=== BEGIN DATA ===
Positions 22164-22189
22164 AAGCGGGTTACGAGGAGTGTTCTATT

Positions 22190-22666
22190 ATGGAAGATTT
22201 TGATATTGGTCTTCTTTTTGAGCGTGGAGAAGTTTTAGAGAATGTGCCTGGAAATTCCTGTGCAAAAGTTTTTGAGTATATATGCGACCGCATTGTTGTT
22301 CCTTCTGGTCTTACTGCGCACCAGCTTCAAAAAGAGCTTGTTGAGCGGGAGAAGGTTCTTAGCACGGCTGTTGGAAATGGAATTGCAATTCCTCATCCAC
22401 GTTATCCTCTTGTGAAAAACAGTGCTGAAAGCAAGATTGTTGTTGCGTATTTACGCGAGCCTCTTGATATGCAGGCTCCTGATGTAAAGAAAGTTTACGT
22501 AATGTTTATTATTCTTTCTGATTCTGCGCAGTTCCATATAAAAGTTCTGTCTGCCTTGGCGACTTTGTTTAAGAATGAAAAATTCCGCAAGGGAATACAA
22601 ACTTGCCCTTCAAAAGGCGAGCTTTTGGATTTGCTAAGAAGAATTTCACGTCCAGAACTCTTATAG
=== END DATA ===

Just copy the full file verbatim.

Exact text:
Positions 22164-22189
22164 AAGCGGGTTACGAGGAGTGTTCTATT

Positions 22190-22666
22190 ATGGAAGATTT
22201 TGATATTGGTCTTCTTTTTGAGCGTGGAGAAGTTTTAGAGAATGTGCCTGGAAATTCCTGTGCAAAAGTTTTTGAGTATATATGCGACCGCATTGTTGTT
22301 CCTTCTGGTCTTACTGCGCACCAGCTTCAAAAAGAGCTTGTTGAGCGGGAGAAGGTTCTTAGCACGGCTGTTGGAAATGGAATTGCAATTCCTCATCCAC
22401 GTTATCCTCTTGTGAAAAACAGTGCTGAAAGCAAGATTGTTGTTGCGTATTTACGCGAGCCTCTTGATATGCAGGCTCCTGATGTAAAGAAAGTTTACGT
22501 AATGTTTATTATTCTTTCTGATTCTGCGCAGTTCCATATAAAAGTTCTGTCTGCCTTGGCGACTTTGTTTAAGAATGAAAAATTCCGCAAGGGAATACAA
22601 ACTTGCCCTTCAAAAGGCGAGCTTTTGGATTTGCTAAGAAGAATTTCACGTCCAGAACTCTTATAG